The Home has handed the Crimea Annexation Non-recognition Act (H.R. 596), sponsored by Rep. Gerald E. Connolly, D-Va. The invoice would establish a U.S. coverage of refusing to acknowledge Russia’s declare of sovereignty over Crimea, with federal businesses barred from taking actions that suggest recognition of that claim. Connolly stated the U.S. “must lead the way in refusing to recognize or legitimize Russia’s illegal acts and its forcible annexation of Crimea.” The vote, on March 12, was 427 yeas to 1 nay.

YEAS: Pingree D-ME (1st), Golden D-ME (2nd)

House Vote 7:

The House has passed a resolution (H. Con. Res. 24), sponsored by Rep. Jerrold Nadler, D-N.Y., expressing the sense of Congress that the report of Special Counsel Robert Mueller on alleged Russian interference in the 2016 presidential election must be made out there to the public and to Congress. Nadler stated the resolution affirmed “that Congress believes transparency is a fundamental principle necessary to ensure that government remains accountable to the public.” The vote, on March 14, was unanimous with 420 yeas, and four voting current.

YEAS: Pingree D-ME (1st), Golden D-ME (2nd)

Senate votes

Senate Vote 1:

The Senate has confirmed the nomination of Paul B. Matey to function a decide on the U.S. Third Circuit Courtroom of Appeals. Matey, a senior counsel to New Jersey’s governor from 2010 to 2015, was beforehand within the U.S. lawyer’s office for New Jersey. An opponent, Sen. Cory Booker, D-N.J., stated Matey was nominated over the objections of New Jersey’s senators, and Booker stated Matey would “bring an ideological agenda to the bench” if confirmed. The vote, on March 12, was 54 yeas to 45 nays.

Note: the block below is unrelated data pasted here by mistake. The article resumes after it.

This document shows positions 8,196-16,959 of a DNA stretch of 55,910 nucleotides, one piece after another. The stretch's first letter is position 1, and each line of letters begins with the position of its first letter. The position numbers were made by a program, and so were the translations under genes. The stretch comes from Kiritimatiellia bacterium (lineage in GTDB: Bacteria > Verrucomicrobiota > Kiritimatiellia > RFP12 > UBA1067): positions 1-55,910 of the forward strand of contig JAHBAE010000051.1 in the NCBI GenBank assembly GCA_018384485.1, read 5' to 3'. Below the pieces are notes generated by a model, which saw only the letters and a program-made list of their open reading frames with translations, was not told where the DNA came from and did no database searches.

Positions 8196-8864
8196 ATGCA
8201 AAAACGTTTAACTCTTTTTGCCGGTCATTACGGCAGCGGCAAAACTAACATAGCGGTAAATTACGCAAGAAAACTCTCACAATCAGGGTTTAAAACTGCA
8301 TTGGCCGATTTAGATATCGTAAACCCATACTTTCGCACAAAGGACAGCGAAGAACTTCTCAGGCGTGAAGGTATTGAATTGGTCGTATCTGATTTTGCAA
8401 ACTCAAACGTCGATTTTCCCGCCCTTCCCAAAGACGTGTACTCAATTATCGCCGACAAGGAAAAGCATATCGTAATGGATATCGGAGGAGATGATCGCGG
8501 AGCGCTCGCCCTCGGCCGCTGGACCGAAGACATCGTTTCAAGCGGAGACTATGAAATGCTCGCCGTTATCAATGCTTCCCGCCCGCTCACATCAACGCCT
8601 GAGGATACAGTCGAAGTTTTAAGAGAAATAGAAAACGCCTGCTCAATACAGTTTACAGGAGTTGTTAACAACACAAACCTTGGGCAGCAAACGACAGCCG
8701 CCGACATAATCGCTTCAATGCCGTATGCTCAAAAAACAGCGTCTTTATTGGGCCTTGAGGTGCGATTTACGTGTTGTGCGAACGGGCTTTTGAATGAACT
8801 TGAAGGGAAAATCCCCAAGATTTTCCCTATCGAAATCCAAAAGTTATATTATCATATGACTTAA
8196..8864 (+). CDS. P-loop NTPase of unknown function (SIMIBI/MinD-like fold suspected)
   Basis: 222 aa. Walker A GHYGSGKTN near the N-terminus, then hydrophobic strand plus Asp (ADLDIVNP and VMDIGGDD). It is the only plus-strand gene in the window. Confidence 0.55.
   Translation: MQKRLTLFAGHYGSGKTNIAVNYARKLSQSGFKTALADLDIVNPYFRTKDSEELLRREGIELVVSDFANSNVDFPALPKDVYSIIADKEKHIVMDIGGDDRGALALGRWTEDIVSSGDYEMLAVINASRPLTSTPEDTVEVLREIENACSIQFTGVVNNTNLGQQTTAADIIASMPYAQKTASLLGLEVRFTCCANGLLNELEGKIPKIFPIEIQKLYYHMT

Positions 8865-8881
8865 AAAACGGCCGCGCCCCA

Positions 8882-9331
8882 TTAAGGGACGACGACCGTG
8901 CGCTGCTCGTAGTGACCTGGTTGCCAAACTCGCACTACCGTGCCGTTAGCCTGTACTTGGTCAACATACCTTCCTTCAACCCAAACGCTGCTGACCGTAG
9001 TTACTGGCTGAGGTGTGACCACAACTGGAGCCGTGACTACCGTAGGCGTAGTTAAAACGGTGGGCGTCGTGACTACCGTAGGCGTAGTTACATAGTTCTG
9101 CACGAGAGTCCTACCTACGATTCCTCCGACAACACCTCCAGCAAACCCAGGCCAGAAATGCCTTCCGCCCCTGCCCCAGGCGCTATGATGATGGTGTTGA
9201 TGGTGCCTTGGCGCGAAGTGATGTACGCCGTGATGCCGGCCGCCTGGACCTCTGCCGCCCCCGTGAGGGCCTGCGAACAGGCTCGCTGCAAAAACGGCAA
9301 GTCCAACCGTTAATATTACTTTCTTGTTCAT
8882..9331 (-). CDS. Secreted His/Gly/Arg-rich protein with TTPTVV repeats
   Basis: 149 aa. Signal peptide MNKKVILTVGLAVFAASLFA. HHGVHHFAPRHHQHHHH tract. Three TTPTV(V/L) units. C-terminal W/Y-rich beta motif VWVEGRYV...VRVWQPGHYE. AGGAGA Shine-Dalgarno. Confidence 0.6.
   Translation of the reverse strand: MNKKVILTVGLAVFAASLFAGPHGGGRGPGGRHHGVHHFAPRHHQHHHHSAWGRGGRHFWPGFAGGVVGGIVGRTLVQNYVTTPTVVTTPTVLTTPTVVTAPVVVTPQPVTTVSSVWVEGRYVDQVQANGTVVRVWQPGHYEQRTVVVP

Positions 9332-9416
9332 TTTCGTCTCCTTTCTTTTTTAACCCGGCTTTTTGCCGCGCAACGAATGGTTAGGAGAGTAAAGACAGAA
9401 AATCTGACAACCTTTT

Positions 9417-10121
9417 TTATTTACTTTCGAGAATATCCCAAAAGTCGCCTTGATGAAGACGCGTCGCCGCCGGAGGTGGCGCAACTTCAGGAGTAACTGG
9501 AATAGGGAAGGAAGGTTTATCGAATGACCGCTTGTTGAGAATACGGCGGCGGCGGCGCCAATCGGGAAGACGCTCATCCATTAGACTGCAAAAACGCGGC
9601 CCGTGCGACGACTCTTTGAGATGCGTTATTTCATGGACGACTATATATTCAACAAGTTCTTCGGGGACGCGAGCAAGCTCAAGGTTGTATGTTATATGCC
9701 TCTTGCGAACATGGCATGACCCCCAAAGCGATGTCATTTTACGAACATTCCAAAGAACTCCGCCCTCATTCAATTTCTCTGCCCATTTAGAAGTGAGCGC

YEAS: Collins R-ME

NAYS: King I-ME

Senate Vote 2:

The Senate has confirmed the nomination of Neomi J. Rao to serve as a decide on the Washington, D.C., Circuit Courtroom of Appeals. Rao, presently Administrator of the Office of Info and Regulatory Affairs, was previously a regulation professor at George Mason College, legal counsel for the George W. Bush administration, and a counsel for the Senate Judiciary Committee. A supporter, Senate Majority Leader Mitch McConnell, R-Ky., cited her “distinguished tenure in academia, public and private sector legal experience,” and her demonstrated “commitment to maintaining the public trust and upholding the rule of law.” An opponent, Sen. Dianne Feinstein, D-Calif., stated Rao “has a record of working to dismantle key regulations that ensure the air we breathe is safe, that address climate change, and that protect American workers and consumers.” The vote, on March 13, was 53 yeas to 46 nays.